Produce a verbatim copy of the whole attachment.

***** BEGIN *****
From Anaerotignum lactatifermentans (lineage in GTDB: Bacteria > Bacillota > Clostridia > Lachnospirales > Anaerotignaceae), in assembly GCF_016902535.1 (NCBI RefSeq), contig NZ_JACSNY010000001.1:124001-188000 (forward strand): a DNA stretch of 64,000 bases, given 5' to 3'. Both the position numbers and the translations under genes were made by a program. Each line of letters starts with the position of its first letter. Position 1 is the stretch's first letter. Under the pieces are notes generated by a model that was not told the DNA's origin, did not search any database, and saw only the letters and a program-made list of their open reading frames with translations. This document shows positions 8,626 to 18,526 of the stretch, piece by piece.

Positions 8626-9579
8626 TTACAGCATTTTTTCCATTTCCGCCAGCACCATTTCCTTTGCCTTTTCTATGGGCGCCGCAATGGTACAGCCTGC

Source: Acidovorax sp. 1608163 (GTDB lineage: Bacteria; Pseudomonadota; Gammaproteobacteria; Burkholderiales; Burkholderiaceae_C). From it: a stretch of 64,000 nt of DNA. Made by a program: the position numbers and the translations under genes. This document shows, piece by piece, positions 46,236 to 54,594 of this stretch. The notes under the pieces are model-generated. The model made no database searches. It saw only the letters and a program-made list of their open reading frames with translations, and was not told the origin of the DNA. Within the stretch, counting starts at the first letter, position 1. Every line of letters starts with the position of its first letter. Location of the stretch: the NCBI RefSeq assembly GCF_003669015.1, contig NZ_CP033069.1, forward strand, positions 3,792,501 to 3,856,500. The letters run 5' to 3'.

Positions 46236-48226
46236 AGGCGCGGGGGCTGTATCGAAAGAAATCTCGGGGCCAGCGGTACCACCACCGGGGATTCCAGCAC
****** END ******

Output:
From Anaerotignum lactatifermentans (lineage in GTDB: Bacteria > Bacillota > Clostridia > Lachnospirales > Anaerotignaceae), in assembly GCF_016902535.1 (NCBI RefSeq), contig NZ_JACSNY010000001.1:124001-188000 (forward strand): a DNA stretch of 64,000 bases, given 5' to 3'. Both the position numbers and the translations under genes were made by a program. Each line of letters starts with the position of its first letter. Position 1 is the stretch's first letter. Under the pieces are notes generated by a model that was not told the DNA's origin, did not search any database, and saw only the letters and a program-made list of their open reading frames with translations. This document shows positions 8,626 to 18,526 of the stretch, piece by piece.

Positions 8626-9579
8626 TTACAGCATTTTTTCCATTTCCGCCAGCACCATTTCCTTTGCCTTTTCTATGGGCGCCGCAATGGTACAGCCTGC

Source: Acidovorax sp. 1608163 (GTDB lineage: Bacteria; Pseudomonadota; Gammaproteobacteria; Burkholderiales; Burkholderiaceae_C). From it: a stretch of 64,000 nt of DNA. Made by a program: the position numbers and the translations under genes. This document shows, piece by piece, positions 46,236 to 54,594 of this stretch. The notes under the pieces are model-generated. The model made no database searches. It saw only the letters and a program-made list of their open reading frames with translations, and was not told the origin of the DNA. Within the stretch, counting starts at the first letter, position 1. Every line of letters starts with the position of its first letter. Location of the stretch: the NCBI RefSeq assembly GCF_003669015.1, contig NZ_CP033069.1, forward strand, positions 3,792,501 to 3,856,500. The letters run 5' to 3'.

Positions 46236-48226
46236 AGGCGCGGGGGCTGTATCGAAAGAAATCTCGGGGCCAGCGGTACCACCACCGGGGATTCCAGCAC